A Florida school board reinstated a former high school principal who had been dismissed due to an email exchange with a parent in which he stated that “not everyone believes that the Holocaust happened.”
When the parent countered that the Holocaust was a fact of history, Palm Beach County principal William Latson replied, “I can’t say the Holocaust is a factual, historical event because I am not in a position to do so as a school district employee.”
The parent had requested that education about the Holocaust be made “a priority;” Latson told the parent that educators, instead, had “the role to be politically neutral, but support all groups in the school.”
Latson was apparently referring to parents at the school who he knew were Holocaust deniers.
As Latson’s lawyer contended, “Two or three parents were Holocaust deniers; Dr. Latson was pressured by one mother to confront them, and he declined. Confronting parents about their beliefs was outside the scope of his duties.”
The narrow 4-3 vote to reinstate Latson, which included back pay of $152,000, was reluctantly made by the school board and was apparently motivated by the fact that Latson threatened to bring a lawsuit against the school district that the district was told they couldn’t win.
In a previous case brought by Latson in August, which cost the district $106,000, an administrative judge ruled that while the principal’s actions merited punishment, they were not serious enough to establish “just cause” for termination.
Instead, due to the district’s “progressive discipline” policies, the judge ruled that the district was obligated to first reprimand Latson before considering his termination.
When the board originally fired Latson in 2018, he was cited for “ethical misconduct” and “failure to carry out job responsibilities.”
In reluctantly rehiring Latson as an employee of the school district, the board made it clear that the former principal would not return to his place of employment, Spanish River Community High School in Boca Raton, or even to any role on a school campus.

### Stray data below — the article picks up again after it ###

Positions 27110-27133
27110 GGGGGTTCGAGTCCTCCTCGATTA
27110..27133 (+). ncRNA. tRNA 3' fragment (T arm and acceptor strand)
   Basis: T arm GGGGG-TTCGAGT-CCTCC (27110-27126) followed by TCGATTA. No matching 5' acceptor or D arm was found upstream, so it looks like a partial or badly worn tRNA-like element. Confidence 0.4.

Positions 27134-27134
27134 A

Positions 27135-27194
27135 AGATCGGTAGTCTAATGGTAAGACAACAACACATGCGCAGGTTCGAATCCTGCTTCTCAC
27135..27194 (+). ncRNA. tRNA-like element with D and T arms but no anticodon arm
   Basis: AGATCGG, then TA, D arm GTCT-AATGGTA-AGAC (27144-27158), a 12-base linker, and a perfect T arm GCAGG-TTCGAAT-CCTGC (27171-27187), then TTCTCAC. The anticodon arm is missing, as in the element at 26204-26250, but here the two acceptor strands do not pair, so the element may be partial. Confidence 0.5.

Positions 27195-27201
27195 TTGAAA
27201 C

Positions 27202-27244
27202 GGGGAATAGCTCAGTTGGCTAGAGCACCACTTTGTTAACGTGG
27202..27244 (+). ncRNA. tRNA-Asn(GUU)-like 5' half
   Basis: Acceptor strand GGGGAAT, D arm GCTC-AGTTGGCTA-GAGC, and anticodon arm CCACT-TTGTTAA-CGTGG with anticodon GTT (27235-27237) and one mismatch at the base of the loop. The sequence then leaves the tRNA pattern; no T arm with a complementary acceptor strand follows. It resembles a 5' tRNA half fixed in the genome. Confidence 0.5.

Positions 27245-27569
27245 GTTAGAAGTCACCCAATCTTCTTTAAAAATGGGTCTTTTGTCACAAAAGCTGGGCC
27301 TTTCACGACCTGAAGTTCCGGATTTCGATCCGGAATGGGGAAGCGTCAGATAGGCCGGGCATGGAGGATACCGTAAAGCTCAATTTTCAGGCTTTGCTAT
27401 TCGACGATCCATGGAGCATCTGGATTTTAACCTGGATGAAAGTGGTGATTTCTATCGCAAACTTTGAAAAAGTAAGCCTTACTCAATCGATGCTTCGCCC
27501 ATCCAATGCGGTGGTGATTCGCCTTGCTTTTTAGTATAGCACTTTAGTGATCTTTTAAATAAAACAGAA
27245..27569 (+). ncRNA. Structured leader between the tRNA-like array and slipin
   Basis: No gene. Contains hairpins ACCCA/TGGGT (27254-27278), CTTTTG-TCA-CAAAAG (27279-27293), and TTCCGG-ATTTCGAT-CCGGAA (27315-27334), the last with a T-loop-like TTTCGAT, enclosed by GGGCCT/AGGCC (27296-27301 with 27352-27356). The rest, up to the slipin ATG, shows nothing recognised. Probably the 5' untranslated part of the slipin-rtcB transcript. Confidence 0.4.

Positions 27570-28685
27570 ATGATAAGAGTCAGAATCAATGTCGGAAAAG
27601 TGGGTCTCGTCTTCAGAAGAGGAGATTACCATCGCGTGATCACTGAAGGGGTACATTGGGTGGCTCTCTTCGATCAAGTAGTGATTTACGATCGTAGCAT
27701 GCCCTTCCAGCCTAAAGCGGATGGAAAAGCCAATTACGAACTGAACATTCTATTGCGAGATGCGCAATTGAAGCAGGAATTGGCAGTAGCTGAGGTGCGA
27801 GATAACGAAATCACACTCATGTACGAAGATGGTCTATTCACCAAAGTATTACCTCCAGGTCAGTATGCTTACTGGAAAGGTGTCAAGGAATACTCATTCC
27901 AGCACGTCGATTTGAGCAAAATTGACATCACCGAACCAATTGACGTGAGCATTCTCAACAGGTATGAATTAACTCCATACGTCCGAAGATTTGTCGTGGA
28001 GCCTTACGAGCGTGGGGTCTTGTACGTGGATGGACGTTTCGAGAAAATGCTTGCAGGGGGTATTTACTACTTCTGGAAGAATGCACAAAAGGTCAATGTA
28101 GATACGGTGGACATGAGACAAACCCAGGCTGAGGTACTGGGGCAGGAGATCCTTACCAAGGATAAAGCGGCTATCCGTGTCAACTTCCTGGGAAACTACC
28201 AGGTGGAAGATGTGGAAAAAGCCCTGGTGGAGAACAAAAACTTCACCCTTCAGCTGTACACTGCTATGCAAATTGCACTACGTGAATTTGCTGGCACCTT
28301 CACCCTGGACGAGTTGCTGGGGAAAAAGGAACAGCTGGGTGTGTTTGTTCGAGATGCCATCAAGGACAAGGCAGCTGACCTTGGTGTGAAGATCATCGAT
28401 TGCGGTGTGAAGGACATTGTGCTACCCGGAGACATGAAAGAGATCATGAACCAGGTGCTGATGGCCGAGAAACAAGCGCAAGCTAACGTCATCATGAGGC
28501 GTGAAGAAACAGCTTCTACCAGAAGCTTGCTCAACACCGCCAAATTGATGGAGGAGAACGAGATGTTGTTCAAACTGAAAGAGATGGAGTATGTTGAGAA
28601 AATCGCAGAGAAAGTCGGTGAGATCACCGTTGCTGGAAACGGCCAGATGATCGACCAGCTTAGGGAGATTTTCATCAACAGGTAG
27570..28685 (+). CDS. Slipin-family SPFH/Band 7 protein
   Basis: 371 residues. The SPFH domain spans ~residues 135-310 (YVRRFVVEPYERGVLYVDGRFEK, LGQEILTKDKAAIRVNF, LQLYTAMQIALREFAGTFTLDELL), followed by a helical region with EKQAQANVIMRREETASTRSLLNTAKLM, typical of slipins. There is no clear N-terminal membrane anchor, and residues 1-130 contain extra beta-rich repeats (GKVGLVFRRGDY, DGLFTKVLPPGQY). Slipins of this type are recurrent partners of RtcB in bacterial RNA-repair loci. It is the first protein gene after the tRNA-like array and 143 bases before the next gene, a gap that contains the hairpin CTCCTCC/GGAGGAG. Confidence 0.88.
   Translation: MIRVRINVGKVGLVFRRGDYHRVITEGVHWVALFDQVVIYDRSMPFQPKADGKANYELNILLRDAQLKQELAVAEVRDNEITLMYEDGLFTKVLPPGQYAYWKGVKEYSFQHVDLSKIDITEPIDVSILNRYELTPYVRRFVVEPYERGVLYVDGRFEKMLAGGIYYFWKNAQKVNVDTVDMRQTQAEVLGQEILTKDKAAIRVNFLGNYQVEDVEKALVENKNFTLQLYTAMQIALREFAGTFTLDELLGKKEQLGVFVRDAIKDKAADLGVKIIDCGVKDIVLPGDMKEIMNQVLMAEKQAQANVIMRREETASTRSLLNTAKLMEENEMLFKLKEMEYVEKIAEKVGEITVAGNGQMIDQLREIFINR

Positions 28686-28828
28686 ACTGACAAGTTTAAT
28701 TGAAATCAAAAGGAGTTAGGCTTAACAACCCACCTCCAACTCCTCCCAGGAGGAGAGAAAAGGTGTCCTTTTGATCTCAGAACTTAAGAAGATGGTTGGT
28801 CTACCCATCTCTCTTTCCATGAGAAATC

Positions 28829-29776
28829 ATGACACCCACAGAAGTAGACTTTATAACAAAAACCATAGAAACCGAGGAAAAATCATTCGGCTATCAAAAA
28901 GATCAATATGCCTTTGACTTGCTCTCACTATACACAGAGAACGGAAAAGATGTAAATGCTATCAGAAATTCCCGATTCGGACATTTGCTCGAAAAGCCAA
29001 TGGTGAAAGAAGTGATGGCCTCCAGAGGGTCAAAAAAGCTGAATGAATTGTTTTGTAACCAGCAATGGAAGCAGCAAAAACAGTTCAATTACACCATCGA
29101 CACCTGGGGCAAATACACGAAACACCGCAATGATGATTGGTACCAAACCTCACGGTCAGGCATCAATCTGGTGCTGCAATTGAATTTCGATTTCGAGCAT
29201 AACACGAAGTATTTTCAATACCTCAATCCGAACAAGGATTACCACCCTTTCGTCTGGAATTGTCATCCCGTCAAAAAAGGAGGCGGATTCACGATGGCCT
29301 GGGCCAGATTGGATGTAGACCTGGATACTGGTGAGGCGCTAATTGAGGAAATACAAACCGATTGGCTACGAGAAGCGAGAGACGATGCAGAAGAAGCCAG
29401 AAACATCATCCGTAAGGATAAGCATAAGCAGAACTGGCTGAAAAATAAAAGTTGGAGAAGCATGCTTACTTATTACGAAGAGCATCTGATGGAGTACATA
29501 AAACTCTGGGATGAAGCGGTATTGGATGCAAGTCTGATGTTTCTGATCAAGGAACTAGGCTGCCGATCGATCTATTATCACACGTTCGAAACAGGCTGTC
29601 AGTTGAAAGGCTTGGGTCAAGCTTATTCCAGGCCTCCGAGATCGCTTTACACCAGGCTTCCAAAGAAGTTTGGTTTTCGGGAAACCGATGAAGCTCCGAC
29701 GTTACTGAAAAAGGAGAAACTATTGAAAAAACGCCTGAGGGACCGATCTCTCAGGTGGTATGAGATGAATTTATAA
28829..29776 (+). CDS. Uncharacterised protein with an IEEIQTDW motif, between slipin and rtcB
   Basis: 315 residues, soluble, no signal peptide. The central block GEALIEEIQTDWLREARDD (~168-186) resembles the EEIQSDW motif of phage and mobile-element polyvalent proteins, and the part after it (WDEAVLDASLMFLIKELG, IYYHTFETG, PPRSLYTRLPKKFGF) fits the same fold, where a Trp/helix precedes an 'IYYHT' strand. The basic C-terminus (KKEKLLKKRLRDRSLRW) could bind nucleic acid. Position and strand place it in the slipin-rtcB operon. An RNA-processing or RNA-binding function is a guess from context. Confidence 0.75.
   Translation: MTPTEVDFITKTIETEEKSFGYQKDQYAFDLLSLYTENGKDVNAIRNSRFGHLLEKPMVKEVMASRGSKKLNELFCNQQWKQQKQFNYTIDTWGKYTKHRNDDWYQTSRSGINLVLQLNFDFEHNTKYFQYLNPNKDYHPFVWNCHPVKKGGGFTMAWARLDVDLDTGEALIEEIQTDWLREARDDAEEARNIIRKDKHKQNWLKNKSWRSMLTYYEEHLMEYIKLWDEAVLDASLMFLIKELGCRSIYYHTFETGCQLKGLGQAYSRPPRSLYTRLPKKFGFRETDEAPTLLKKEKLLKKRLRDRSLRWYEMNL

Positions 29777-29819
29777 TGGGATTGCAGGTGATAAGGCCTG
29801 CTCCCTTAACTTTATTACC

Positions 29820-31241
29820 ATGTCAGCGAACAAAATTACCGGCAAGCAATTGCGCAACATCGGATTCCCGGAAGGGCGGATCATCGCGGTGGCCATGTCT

Parents who disagreed with the school board’s decision to started a petition demanding that the Palm Beach County school board reverse their decision.
“This is not only offensive … but it crosses the line into a hate crime or an antisemitic incident … This is a slap in the face to all Holocaust victims. We cannot allow antisemitism and discrimination to take hold in the school system,” the petition read in part.
The petition has currently garnered close to 23,000 signatures.
Morality in 2020
What prompted Latson’s comments in the first place?
Multiple reports about the case leave the question unanswered of whether or not Latson himself is (or was) a Holocaust denier. However, he has never issued an apology for his statements.
Last year, the district counseled Latson and he traveled to Washington, D.C. to visit the U.S. Holocaust Museum and learn more about the genocide of six million Jews perpetrated by the Nazis during World War II. The district, which also made it clear to Latson that the Holocaust took place, had previously asked the former principal to expand his school’s Holocaust curriculum.
“Every generation must recognize, and learn from, the atrocities of the Holocaust’s incomprehensible suffering and the enduring stain that it left on humankind,” Palm Beach County school board Chairman Frank Barbieri Jr. said in a statement in July 2019.
Yet, not taking a stand on this historical event is, in itself, taking a stand. First and foremost, it is a sanctioning of our current culture’s legitimization of antisemitism – which extends even to the halls of Congress.
Moreover, even if Latson himself is not a Holocaust denier, his shocking response to the parent’s request speaks to his unacceptable choice to eschew historical truth to create a “safe space” for and validate the “truths” of Holocaust deniers.
That safe spaces have taken over every corner of our society – from the political to the educational – is a sad commentary on the state of our morality.
Supporting these spaces are the disingenuous semantics that have also permeated our society (“my truth”/”your truth”), which serve to erase the line between the subjective and the objective. They leave little room for genuine political discussion, problem-solving or – as this case clearly illustrates – the study of historical events.